5 Things to Know About the Micronutrient Selenium

Although selenium is an essential micronutrient, not many have heard of it or are aware of how important it is to the body. As a result, an estimated 0.5 to 1 billion people worldwide suffer from a deficiency.

A powerful antioxidant, selenium is needed for effective functioning of the immune system; therefore, inadequate levels can make an individual more likely to become ill. It also aids in DNA synthesis and helps to maintain a healthy metabolism. Let’s find out more about selenium, its potential benefits and how best to consume it with these five facts.

1. What Is Selenium?

Selenium is a trace mineral that is found naturally in the soil. It also appears in water and some foods. It is referred to as a micronutrient because the body requires less of it than other essential vitamins and minerals.

In addition to strengthening the body’s immune system, Consumer Health Digest says that selenium is crucial for facilitating “metabolic processes, reproduction, DNA synthesis, and thyroid function.”

2. Possible Health Benefits

Among its many benefits, selenium has powerful antioxidant properties, which can help to prevent against cell damage that might otherwise cause cancer. These antioxidant properties may also help to reduce the risk of cognitive decline as a person ages.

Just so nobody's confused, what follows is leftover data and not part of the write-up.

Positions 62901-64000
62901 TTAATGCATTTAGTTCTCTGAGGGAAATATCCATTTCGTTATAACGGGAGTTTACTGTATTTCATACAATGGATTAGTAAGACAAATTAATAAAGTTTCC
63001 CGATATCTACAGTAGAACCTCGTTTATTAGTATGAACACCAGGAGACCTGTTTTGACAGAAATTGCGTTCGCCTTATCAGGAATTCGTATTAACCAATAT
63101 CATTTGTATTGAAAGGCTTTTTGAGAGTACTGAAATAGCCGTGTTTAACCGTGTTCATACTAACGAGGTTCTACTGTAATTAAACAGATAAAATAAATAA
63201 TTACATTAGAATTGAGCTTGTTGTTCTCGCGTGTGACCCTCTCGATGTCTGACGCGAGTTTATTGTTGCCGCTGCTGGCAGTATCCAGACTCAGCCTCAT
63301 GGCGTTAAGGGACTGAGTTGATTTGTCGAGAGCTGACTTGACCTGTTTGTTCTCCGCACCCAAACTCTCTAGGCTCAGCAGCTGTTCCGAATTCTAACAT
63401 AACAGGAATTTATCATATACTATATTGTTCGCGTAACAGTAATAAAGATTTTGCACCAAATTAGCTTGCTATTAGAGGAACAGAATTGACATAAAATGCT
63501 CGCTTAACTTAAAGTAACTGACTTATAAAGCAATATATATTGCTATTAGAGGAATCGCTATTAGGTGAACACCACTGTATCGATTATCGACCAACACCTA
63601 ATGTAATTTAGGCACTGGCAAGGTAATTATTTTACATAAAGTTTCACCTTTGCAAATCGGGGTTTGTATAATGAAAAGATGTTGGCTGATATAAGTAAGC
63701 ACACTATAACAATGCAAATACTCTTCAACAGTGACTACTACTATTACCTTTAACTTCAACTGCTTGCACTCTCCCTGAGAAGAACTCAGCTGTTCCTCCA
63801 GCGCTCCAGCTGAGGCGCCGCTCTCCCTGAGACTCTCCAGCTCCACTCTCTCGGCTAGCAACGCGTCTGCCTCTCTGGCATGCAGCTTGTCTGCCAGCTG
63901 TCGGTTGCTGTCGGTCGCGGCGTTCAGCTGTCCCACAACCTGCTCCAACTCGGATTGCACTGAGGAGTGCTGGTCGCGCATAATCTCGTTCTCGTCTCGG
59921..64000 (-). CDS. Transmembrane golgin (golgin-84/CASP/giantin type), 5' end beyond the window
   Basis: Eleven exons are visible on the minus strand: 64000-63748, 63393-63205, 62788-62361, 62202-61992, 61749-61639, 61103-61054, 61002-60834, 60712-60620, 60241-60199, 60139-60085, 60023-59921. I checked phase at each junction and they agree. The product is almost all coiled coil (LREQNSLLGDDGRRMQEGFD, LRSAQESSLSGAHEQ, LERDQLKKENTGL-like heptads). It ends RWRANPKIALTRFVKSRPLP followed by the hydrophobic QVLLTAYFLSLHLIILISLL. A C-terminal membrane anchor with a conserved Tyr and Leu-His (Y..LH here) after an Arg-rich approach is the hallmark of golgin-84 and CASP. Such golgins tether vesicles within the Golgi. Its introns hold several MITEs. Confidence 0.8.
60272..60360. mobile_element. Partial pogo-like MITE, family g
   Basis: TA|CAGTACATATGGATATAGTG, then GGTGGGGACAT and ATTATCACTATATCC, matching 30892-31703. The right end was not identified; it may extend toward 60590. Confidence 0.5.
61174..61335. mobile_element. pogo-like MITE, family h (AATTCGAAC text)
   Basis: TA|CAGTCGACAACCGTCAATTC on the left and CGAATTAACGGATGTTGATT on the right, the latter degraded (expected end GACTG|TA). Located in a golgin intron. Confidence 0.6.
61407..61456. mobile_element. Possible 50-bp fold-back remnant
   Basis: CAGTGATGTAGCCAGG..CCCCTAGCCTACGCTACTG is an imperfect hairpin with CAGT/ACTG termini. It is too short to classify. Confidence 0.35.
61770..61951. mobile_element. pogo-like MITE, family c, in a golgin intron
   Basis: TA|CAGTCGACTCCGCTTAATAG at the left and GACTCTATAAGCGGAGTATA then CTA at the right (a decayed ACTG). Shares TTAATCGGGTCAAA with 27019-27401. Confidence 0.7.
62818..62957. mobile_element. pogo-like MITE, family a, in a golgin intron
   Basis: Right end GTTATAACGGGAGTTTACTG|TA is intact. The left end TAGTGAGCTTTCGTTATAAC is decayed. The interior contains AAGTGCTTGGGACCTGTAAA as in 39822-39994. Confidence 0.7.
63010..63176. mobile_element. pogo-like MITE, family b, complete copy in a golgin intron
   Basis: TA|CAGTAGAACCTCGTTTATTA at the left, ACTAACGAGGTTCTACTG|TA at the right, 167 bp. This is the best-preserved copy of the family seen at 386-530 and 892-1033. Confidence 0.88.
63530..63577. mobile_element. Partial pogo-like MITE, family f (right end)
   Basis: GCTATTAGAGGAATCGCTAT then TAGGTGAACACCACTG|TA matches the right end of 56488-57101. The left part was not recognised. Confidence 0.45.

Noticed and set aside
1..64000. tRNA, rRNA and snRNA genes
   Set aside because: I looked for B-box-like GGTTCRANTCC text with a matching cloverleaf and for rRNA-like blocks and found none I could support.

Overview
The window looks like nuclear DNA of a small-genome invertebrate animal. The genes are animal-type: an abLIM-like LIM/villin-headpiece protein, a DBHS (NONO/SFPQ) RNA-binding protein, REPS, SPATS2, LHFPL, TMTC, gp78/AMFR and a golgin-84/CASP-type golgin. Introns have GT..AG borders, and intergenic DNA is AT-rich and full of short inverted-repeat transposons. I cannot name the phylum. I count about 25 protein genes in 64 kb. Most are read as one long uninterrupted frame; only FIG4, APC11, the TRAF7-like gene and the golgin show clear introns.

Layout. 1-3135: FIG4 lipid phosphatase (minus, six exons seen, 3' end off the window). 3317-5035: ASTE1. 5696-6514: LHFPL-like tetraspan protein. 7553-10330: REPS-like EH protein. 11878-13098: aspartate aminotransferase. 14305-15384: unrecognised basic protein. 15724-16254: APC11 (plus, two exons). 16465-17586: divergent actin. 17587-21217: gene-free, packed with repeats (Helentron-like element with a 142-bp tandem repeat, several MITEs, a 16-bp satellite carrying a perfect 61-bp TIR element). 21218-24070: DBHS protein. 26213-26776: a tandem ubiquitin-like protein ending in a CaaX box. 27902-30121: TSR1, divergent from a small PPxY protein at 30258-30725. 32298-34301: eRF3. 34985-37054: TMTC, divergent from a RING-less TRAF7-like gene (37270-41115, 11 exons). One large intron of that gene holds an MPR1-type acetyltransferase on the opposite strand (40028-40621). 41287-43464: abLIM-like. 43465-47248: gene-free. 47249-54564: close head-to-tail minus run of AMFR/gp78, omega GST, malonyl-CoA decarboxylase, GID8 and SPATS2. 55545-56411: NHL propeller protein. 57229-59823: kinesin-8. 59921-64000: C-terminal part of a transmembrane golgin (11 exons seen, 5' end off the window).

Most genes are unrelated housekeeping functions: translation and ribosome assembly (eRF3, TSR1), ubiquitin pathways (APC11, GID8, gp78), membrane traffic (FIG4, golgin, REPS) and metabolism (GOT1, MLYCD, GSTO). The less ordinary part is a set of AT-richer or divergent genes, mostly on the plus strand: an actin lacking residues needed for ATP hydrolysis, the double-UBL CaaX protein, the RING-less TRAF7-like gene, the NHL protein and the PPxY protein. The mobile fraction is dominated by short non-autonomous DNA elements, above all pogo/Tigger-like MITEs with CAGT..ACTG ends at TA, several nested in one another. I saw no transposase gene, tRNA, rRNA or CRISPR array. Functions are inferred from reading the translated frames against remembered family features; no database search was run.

Some studies have found that selenium is also helpful for: maintaining thyroid function, particularly in women; preventing HIV from progressing to AIDS; reducing the risk of miscarriage; and easing the symptoms of asthma. It’s important to note, however, that most of the research around selenium is still quite new, and none of its possible benefits have yet proven conclusive.

3. How Much to Take?

According to MedicalNewsToday.com, the recommended Daily Value (DV) of selenium is 55 micrograms for adults and 60 micrograms for women who are pregnant. This amount includes the selenium consumed from food sources, the best way to absorb the nutrient.

If living in a region where there is low selenium content in the soil—resulting in the food not offering sufficient levels—supplements can be taken to help a person meet their DV.

4. Natural Food Sources

There are a wide variety of food sources that offer valuable amounts of selenium. Healthline.com says that the best sources are “organ meats and seafood such as shrimp, crab, and salmon.”

Additional sources of selenium include Brazil nuts, eggs, sunflower seeds, chia seeds and mushrooms. However, the amount selenium found in these foods depends on how rich the soil in which they grow is.

5. Risks

As previously mentioned, the body requires only a very small amount of selenium on a daily basis. According to WebMD, if an overdose occurs, side effects can include “bad breath, fever, and nausea, as well as liver, kidney and heart problems. ” In extreme cases, if selenium levels are high enough, it could lead to death.

It’s also possible for selenium to interact with certain medications, such as antacids, chemotherapy drugs and birth control. Additionally, too much selenium over a prolonged period of time can increase a person’s risk of developing non-melanoma skin cancer, prostate cancer and type 2 diabetes. Due to these risks, it’s important to consult a physician prior to taking selenium supplements.


Rachel Despres